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Queens announces $20M for upgrades and expansion of water services

By Evan Taylor Apr 15, 2024 | 3:14 PM

Public Works Minister Kim Masland (centre) and Queens Mayor Darlene Norman (back-right) announced $20M in joint funding for upgrades to water and wastewater systems in Queens. Photo: Evan Taylor

Water and wastewater services in Queens County are set for expansion to accommodate new housing developments in the Mount Pleasant area of Liverpool, announced Public Works Minister Kim Masland, MLA for Queens, speaking on behalf of John Lohr, Minister of Municipal Affairs and Housing.

“We know more people are looking to our area as a place to live, and that means we need more housing and the municipal services that support it,” said  Minister Kim Masland.

Mayor Darlene Norman also spoke at the announcement and said the existing system is already at capacity, so this investment is much needed for the region’s growth plans.

The $21.5 million project, jointly funded by the Province and the Region of Queens Municipality, will facilitate the extension and improvement of water and wastewater services to the Mount Pleasant area. This expansion is expected to foster the construction of 325 new homes, accommodating over 1,000 individuals. Additionally, it will enhance firefighting capabilities and upgrade water services for 1,250 existing homes and businesses. Moreover, over 500 meters of combined stormwater and sewer lines will be separated, contributing to improved infrastructure resilience.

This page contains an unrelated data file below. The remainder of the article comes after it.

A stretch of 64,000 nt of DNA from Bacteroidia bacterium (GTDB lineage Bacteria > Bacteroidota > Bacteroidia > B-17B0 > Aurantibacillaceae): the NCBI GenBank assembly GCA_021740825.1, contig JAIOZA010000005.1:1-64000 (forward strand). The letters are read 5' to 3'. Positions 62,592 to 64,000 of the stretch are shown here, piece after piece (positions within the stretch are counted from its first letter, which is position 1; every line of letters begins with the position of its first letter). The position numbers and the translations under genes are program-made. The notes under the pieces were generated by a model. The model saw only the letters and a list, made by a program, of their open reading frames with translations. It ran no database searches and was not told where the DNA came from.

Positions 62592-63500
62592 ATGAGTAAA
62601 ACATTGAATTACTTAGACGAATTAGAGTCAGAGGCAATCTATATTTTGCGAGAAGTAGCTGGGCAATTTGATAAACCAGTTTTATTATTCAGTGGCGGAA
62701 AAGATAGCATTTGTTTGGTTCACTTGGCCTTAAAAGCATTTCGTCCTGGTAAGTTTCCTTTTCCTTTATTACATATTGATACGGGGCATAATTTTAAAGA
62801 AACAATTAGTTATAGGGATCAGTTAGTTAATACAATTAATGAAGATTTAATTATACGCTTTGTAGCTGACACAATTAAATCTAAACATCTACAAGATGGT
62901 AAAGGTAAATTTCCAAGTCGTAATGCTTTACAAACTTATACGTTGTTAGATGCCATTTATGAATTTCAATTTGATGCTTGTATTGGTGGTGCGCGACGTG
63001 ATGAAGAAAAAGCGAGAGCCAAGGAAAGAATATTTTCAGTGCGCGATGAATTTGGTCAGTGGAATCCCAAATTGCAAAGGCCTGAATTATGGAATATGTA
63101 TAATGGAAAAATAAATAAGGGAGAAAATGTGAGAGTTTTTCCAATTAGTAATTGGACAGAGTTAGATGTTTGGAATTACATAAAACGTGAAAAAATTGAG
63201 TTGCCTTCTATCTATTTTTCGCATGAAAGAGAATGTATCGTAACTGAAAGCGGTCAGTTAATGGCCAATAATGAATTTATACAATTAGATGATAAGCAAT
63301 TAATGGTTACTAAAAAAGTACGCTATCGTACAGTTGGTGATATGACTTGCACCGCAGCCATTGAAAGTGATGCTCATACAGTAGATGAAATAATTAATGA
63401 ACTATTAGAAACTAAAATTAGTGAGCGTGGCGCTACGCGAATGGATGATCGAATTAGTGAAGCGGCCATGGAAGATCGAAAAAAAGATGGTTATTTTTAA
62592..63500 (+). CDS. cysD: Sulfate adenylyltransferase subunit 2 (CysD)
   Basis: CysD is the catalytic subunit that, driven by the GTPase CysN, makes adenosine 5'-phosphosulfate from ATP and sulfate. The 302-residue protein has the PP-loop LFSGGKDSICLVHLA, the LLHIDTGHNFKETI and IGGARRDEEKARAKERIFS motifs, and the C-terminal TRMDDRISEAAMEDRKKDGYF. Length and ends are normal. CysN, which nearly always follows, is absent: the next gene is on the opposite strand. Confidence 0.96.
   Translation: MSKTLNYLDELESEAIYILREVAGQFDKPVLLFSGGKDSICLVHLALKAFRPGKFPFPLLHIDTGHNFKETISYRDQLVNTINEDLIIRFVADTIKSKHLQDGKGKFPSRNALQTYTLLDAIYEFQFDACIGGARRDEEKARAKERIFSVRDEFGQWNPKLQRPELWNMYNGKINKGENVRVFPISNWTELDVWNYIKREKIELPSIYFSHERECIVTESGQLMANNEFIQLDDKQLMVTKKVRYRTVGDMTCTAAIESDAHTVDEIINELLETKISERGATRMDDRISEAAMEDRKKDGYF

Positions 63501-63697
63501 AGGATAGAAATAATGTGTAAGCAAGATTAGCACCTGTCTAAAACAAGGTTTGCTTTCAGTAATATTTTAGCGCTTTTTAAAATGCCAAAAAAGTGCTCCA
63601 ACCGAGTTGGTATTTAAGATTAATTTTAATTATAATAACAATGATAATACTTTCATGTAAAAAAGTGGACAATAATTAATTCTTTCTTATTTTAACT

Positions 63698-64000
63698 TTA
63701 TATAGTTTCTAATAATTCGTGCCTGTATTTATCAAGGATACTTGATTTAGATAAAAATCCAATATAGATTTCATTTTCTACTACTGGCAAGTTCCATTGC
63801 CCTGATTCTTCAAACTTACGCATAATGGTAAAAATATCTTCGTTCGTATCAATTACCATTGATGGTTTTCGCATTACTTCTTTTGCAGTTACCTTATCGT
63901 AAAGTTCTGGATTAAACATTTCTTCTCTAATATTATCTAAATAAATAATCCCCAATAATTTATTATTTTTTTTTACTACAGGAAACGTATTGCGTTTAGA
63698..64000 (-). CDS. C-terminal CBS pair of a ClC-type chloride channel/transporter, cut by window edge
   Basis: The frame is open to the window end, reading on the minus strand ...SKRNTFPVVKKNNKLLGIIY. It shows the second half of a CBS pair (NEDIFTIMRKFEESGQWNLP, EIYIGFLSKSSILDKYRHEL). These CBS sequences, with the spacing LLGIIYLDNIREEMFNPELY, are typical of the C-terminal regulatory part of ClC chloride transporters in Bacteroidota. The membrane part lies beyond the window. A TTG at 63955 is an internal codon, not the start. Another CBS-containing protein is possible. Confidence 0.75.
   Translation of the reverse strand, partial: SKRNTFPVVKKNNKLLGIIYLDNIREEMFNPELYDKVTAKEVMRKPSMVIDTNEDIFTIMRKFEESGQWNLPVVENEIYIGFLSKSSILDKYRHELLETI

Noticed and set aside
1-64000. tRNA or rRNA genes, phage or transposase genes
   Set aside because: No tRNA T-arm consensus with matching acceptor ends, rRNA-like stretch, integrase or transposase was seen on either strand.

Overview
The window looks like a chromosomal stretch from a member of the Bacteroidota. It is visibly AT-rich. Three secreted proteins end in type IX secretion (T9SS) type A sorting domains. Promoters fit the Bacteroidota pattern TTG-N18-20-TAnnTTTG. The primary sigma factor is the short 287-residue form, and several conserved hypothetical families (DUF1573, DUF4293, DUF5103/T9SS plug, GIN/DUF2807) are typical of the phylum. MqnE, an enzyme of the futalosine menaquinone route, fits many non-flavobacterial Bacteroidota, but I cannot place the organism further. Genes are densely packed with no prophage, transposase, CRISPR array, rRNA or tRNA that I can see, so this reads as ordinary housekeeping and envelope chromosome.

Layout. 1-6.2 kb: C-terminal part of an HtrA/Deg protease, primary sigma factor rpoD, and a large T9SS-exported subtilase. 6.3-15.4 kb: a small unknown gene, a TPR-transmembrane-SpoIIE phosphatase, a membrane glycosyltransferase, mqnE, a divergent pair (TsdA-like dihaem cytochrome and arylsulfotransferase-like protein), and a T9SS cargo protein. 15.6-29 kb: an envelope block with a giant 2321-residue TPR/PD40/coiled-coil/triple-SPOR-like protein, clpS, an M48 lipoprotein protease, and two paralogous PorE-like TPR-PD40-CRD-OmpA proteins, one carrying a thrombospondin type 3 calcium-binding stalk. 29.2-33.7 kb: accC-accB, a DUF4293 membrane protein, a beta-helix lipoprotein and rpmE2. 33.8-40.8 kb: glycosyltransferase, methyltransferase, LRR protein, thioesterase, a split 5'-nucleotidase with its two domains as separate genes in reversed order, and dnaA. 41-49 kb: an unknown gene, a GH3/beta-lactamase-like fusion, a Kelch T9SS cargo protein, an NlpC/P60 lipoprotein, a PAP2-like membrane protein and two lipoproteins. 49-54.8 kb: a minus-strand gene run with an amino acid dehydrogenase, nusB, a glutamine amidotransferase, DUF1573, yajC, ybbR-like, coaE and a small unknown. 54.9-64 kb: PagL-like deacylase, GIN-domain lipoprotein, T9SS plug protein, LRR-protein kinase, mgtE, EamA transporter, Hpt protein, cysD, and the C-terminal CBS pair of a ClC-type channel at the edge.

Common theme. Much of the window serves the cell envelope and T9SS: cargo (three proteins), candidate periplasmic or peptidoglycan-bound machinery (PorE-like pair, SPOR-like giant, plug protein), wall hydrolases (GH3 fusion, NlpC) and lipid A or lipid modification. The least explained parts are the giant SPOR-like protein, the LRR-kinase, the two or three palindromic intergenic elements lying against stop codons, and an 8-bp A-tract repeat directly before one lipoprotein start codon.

Mayor Norman expressed gratitude for the significant financial backing from the Province, highlighting the importance of such investments in enhancing community prosperity and preparedness for future growth endeavours. She also said that while this investment will help facilitate development that’s not it’s only goal and it will also improve the existing water and wastewater infrastructure. “Residents of Liverpool will know what I say when I’m talking about  ‘water pressure issues’ and this should fix that too,” Norman said.

Preliminary work on the project has already begun and the Queens Engineering Department estimated the project should be complete within the next 24 to 36 months.

The project falls under the Municipal Capital Growth Program, a provincial initiative aimed at addressing municipal infrastructure needs, including housing, climate change, accessibility, and growth. This program, launched in February with a budget of $102 million, represents the largest provincial investment in municipal infrastructure in recent history.